Stories for WRIA 3*: Lower Skagit-Samish


Water Quality stories support the Water Quality Program's five Program activities. Some stories may fall under more than one category, and are listed accordingly.

Improving Water Quality in the Samish: Getting the manure out of streams and shellfish beds
With help from involved citizens and motivated local officials, combined with an Ecology water quality monitoring project, Ecology discovered two agriculture-related sources of fecal coliform bacteria pollution to Samish Bay. Ecology and the Department of Agriculture worked with the operators to remove the sources and use best management practices which will help clean up the bay.
(Clean-up water pollution; Prevent and reduce point and stormwater pollution)

Lake Ketchum: An Innovative Approach to Address Lake Pollution
Lake Ketchum is a small lake in Snohomish County. It historically served as a drinking water supply for the nearby city of Stanwood. The lake has experienced increasingly toxic algal blooms primarily due to uncontrolled sources of pollution entering the lake from a nearby farm and from phosphorus buildup in lake sediments. The Snohomish Surface Water Management, through funding from various sources and educating the public on best management practices, is working to control pollution going into the lake.
(Clean-up water pollution; Prevent and reduce point and stormwater pollution)

Skagit County On-Site Programs: Financial Assistance Leads to Pollution Reduction
With funding assistance from Ecology, Skagit County is educating property owners on septic system maintenance, encouraging regular septic system inspections, and providing low interest loans so property owners can repair or replace failing systems.
(Clean-up water pollution; Provide excellent technical and financial assistance)

Wheel-of-Water turns heads toward terrific new behaviors to protect aquatic treasures
Ecology found a way to compete for attention at fairs and other events while getting our water quality message across in a fun and entertaining way. A very impressive 30-inch "Wheel-of-Fortune"-type device engages people using a solid and attractive spinning wheel that could be safely manipulated by even small children, and brightly colored graphics from Water Quality′s series of light-hearted graphics from the "Washington Waters – Ours to Protect."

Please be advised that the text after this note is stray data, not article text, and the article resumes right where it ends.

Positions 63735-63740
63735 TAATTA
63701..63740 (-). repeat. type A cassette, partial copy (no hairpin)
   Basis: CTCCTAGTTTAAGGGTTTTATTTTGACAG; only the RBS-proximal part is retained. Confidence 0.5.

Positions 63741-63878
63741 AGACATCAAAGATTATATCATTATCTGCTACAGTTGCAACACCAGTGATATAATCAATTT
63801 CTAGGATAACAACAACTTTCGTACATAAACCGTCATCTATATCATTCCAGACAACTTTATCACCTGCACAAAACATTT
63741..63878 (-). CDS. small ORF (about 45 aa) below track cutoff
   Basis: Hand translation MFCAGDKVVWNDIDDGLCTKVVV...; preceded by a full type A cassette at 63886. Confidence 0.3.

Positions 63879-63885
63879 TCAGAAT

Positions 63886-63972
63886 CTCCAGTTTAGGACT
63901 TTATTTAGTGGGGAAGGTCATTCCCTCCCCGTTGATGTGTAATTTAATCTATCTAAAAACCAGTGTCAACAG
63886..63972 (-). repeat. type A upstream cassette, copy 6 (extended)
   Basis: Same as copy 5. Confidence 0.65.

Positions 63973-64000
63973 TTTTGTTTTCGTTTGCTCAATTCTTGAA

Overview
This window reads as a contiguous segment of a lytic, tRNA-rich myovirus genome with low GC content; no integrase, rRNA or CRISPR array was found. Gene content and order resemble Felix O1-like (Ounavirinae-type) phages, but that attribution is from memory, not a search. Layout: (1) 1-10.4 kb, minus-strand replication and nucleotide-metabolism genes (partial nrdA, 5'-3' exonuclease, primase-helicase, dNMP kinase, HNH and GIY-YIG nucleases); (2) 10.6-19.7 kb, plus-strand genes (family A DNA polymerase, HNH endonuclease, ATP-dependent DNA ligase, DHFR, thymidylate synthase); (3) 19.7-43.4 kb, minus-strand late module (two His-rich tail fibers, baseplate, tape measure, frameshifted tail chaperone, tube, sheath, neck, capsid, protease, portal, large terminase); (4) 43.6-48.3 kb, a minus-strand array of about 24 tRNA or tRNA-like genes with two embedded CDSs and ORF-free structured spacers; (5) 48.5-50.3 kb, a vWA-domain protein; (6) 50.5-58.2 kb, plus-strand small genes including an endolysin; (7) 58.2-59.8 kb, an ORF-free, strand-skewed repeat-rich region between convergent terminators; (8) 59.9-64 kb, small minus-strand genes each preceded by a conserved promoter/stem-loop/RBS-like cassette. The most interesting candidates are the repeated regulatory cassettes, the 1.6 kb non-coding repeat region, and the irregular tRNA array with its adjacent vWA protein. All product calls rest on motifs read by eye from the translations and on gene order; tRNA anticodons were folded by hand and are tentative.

(Reduce Nonpoint Source Pollution)

Why Does Hansen Creek look like Normandy Beach?
Skagit County and the Upper Skagit Indian Tribe worked together to restore natural processes to a large alluvial fan in Hansen Creek. Previous modification of the creek attempted to control sediment deposition by straightening and periodically dredging the creek. Ecology assisted local governments to remove this significant problem for farmers and fish by helping them reconstruct the natural features of the Hansen Creek alluvial fan and letting the creek do what comes naturally.
(Clean-up water pollution; Provide excellent technical and financial assistance)


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* The Department of Ecology and other state resource agencies frequently use a system of "Watershed Resource Inventory Areas" or "WRIAs" to refer to the state's major watershed basins.


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Last updated May 2015